If they decided to charge for special things such as a semi-private or private sleeping room instead of the great big dorm that the homeless all share - that would be acceptable, but a government who has no understanding of the economics of poverty in this province shouldn’t decide who or what to charge in this issue.
Well it might be more complicated than having a doorman asking for a cover charge… from the article
makes it seem like they’re targeting those coming off the need for shelter assistance programs and doing a partial enforced savings plan. Maybe the idea is to ultimately bank up enough to cover the double whammy of first/last moth rents. There really isn’t a lot here though, the facts are pretty bare.
lexi the issue is why has the provincial gov’t imposed a ridiculous charge on the homeless. Turns out it isn’t really an issue here as it appears to be a common practice in Calgary (and elsewhere by other Doper’s posts.
From The Calgary Sun
Ack - I hate reading the Sun - I more or less skim it because I don’t want to sully my mind with that paper.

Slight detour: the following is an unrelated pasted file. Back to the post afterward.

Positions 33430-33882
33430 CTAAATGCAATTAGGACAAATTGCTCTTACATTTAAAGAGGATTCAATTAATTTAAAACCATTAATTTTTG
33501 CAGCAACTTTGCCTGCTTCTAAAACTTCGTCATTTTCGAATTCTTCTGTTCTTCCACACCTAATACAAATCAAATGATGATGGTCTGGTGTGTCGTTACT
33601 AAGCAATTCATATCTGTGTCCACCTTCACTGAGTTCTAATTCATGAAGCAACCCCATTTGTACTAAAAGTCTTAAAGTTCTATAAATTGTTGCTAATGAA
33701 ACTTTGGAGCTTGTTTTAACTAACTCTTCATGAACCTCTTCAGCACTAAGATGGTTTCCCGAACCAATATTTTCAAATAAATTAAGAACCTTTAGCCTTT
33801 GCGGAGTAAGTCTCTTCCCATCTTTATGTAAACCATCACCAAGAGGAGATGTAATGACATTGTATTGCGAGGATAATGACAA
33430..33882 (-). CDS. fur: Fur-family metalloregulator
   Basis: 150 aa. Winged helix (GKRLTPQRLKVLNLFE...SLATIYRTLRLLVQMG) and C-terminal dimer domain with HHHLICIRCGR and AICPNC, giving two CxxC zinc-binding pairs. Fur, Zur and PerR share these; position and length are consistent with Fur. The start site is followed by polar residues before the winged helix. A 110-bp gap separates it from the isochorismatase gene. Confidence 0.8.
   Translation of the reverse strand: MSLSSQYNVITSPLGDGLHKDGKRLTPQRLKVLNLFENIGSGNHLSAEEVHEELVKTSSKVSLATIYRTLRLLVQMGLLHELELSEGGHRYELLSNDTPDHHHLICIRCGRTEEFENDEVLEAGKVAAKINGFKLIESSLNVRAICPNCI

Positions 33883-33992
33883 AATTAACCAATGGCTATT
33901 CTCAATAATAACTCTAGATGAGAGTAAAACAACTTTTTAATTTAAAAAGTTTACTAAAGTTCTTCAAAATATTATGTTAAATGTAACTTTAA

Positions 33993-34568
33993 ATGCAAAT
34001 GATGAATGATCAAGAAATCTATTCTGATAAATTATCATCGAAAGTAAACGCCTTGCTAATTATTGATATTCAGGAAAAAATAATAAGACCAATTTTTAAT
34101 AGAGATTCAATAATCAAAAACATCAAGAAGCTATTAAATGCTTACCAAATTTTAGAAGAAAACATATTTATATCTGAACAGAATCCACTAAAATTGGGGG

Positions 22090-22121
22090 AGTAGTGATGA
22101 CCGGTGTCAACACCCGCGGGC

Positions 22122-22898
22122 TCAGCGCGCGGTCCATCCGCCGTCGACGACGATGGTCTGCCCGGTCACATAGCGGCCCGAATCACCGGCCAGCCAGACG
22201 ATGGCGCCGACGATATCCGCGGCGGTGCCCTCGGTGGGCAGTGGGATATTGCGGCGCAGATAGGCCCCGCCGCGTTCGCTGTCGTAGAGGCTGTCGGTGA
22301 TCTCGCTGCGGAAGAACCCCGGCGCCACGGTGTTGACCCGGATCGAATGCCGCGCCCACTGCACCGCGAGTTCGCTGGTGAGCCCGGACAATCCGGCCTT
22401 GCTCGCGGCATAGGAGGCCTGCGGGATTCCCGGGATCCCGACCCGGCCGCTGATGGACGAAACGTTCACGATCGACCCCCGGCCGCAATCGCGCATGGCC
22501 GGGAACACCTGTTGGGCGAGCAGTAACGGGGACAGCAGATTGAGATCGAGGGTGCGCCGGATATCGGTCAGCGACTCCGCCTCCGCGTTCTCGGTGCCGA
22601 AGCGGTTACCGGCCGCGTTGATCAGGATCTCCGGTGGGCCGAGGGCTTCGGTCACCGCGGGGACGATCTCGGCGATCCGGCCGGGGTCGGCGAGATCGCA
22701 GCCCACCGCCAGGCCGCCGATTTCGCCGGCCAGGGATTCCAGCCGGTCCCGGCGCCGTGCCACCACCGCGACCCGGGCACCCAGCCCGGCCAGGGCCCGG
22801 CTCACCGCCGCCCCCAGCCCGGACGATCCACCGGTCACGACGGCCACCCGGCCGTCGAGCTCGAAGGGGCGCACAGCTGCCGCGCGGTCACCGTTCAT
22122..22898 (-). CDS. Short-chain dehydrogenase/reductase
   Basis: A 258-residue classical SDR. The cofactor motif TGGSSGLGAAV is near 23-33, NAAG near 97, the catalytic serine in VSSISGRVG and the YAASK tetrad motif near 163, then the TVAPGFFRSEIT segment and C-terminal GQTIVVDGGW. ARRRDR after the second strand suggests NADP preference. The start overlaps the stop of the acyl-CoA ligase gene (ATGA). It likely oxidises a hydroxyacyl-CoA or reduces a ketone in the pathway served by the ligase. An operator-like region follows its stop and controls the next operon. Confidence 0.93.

If that is journalism then I am the Queen of England.
I didn’t pay attention to the above quote - the article seemed like a high school essay by a gossip mongering little conservative brat who thinks her money buys her correctness in all opinions.
Still bothers me though - first of all the annnouncement of fees was not clear & may have already scared some homeless people into thinking shelters may not help them because they got a small welfare stipend.
Also - I don’t trust this government - I think they may set fees for all users of homeless shelters eventually - and then when less homeless people are in a shelter claim that there are less people who are homeless.